The Reading Room
A View of Jefferson for the 21st Century
There’s a deep tension in society about how to view America’s founding. Some people see the creation of America as a product of enlightenment, based on the ideals of liberty, independence, and pluralism. Others see America as a state conceived in slavery, genocide, and degradation. This tension is palpable in how we look at Thomas Jefferson. Thomas Jefferson was a slaveowner who idealized the values of freedom and equality under the law. Thomas Jefferson uniquely represents the American dilemma of progress versus pragmatism.
Thomas Jefferson was undoubtedly racist, even for his time. First, Jefferson owned more than 600 slaves over his lifetime. His financial self-interest overcame his moral sensibilities, despite writing about how slavery was a moral stain on society. Violence was common on his plantation, and Jefferson was known as being one of the less pleasant slaveowners of his time. Worse, after Jefferson died, rather than freeing his victims, most of them were sold to other slaveowners to pay for the debts he accumulated. Additionally, Jefferson appears to have raped his slave Sally Hemmings and fathered several of her children. The idea that Jefferson is without deep flaws clearly presents an inaccurate view of him. Jefferson’s writing repeatedly makes clear his views on black people. Jefferson describes black people as “emotionless” and having weak cognitive capacities, and he uses this description to justify his racist sensibilities.
Despite his acknowledged prejudice, Jefferson’s legacy remains largely antiracist. His initial Declaration of Independence included a section on the grave necessity of ending slavery. Slavery was described as a “cruel war against human nature itself, violating its most sacred rights of life and liberty.” Although the clause was removed by several southern states, the message of the Declaration of Independence--that all men are created equal--is a statement later used by human rights organizations recognizing this ideal as an important part of the American creed. In his 1780 Notes on the State of Virginia, Jefferson expressed support for a colonization plan to phase-out slavery. Following this up, Jefferson submitted an ordinance in 1784 that prohibited slavery in all new states carved out of the western territories ceded to the national government established under the Articles of Confederation. Although the Ordinance didn’t pass, later ordinances took inspiration and prohibited slavery in the Northwest Territory. Finally, in 1807, Jefferson signed the Act Prohibiting Importation of Slaves, ending the international slave trade.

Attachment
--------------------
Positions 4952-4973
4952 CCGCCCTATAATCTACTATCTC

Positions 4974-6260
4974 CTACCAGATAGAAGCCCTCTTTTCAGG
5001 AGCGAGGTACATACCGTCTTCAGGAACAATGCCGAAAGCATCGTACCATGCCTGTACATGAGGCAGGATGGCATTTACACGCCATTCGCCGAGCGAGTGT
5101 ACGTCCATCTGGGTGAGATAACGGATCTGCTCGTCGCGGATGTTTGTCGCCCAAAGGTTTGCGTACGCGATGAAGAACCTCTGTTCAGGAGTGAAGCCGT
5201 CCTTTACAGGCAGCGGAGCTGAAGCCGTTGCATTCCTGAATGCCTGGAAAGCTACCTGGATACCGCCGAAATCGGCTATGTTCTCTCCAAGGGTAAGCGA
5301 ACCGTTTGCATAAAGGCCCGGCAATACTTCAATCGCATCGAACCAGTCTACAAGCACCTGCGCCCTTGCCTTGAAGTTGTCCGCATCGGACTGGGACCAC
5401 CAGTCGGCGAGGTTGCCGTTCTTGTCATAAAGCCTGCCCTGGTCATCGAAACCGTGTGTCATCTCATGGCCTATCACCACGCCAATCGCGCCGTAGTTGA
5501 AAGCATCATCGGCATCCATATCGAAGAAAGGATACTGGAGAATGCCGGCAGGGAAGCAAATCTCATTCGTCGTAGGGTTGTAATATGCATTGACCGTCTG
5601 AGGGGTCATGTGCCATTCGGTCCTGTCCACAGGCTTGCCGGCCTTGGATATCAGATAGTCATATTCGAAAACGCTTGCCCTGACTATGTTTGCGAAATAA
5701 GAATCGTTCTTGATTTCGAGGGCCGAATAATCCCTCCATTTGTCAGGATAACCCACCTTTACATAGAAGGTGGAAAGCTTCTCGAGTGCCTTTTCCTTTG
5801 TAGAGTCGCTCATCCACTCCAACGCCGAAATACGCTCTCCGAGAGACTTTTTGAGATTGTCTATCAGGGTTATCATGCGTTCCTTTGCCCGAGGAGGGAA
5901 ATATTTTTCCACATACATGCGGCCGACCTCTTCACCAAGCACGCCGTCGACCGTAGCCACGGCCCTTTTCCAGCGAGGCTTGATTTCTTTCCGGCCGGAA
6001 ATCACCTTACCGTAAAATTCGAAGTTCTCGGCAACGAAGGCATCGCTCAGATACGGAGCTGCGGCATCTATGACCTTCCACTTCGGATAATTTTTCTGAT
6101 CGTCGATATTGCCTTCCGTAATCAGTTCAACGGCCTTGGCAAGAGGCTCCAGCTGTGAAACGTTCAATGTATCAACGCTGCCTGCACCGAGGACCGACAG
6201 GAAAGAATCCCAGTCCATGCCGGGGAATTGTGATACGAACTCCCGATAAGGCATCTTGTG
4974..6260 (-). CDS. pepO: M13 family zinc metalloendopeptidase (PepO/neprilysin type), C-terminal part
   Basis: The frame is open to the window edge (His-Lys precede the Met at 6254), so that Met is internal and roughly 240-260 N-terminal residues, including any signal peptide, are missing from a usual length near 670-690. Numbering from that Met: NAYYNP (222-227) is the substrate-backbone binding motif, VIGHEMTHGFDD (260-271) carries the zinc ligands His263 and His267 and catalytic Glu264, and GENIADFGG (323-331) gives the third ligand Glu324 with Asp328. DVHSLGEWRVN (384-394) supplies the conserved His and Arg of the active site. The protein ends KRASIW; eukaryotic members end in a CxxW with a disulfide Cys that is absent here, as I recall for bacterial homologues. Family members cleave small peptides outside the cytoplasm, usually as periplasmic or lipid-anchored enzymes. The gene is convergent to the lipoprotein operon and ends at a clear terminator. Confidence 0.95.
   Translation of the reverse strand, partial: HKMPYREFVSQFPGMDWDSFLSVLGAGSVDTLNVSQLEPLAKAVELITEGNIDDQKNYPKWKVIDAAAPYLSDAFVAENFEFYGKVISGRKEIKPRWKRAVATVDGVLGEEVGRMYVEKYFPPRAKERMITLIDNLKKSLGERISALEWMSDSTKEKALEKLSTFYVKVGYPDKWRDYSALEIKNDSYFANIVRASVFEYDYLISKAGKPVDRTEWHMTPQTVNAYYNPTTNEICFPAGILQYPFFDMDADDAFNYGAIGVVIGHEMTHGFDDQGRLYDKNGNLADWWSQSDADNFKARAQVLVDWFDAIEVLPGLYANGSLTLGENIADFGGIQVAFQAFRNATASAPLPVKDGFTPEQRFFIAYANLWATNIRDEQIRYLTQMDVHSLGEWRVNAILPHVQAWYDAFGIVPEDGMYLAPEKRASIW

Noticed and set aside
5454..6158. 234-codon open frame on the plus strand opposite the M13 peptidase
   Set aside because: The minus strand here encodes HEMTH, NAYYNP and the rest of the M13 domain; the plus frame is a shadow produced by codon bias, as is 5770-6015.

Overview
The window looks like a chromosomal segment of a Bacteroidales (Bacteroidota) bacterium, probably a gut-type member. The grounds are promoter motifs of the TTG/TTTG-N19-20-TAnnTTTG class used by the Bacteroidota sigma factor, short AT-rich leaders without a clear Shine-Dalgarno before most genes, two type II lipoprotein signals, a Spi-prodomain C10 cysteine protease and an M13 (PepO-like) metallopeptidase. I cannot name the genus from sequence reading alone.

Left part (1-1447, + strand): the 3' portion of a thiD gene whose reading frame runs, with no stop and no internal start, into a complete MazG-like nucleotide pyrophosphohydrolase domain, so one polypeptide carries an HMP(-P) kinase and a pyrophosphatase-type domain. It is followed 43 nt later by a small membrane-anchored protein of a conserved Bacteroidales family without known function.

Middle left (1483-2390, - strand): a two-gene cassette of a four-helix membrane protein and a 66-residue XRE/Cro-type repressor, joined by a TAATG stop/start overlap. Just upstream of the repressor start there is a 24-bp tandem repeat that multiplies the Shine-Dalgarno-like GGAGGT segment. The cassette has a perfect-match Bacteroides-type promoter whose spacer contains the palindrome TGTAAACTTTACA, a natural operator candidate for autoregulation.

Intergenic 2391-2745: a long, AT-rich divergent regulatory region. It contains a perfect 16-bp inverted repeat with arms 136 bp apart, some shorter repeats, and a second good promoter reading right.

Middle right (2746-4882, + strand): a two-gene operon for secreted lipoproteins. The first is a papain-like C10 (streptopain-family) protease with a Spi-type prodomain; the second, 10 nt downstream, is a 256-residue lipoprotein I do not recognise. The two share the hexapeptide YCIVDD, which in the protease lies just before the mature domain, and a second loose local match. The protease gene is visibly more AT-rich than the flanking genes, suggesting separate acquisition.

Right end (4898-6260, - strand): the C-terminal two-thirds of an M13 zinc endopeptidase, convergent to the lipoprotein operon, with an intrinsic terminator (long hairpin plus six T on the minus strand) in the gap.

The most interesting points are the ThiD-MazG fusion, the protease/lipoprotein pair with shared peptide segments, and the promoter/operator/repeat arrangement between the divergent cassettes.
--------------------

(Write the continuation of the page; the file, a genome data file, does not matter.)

Like Jefferson, our nation has never fully embraced the notion that all men are created equal. Many key areas of domestic policy reflect this reality. Exclusion from housing, sentencing disparities, wealth inequality, educational inequity, and police brutality statistics continue to reflect the reality that society’s roots lie in racial hierarchy. Should we shield our people from this undeniable truth? Like Jefferson, our nation uses our ideals to push forward. The reduction of the achievement gap, the drive to open up educational opportunities to the disadvantaged, and the Black Lives Matter movement demonstrate that America strives to become better. Many Americans spend their lives devoted to fighting for a fairer freer future. Do we gain from pointing out the hypocrisy of our statement?
Ideals may not always be achieved, but they should be reached for. Dismissing our founding fathers and eschewing tough conversations about American history is ultimately mistaken. Abandoning our Declaration of Independence and its flawed founder may be viscerally satisfying, especially in light of Jefferson’s flaws. Progress is slow in this country, and Jefferson is clearly morally compromised. On the other hand, Jefferson made real steps towards changing an immoral order, and his efforts and philosophy should be remembered. Acknowledging attempts to change the status quo should be respected and revered.
Sanctity and profanity are two sides of the same coin. Both prevent a deep understanding of our history. It’s not patriotic to believe that Jefferson was larger than life. It’s not nuanced to tear down statues without democratic deliberation. As Americans, we have a duty to continue to struggle with founders like Thomas Jefferson. History’s rich tapestry does not neatly comport. Contextualization and understanding others may help us understand ourselves as a people and as a nation.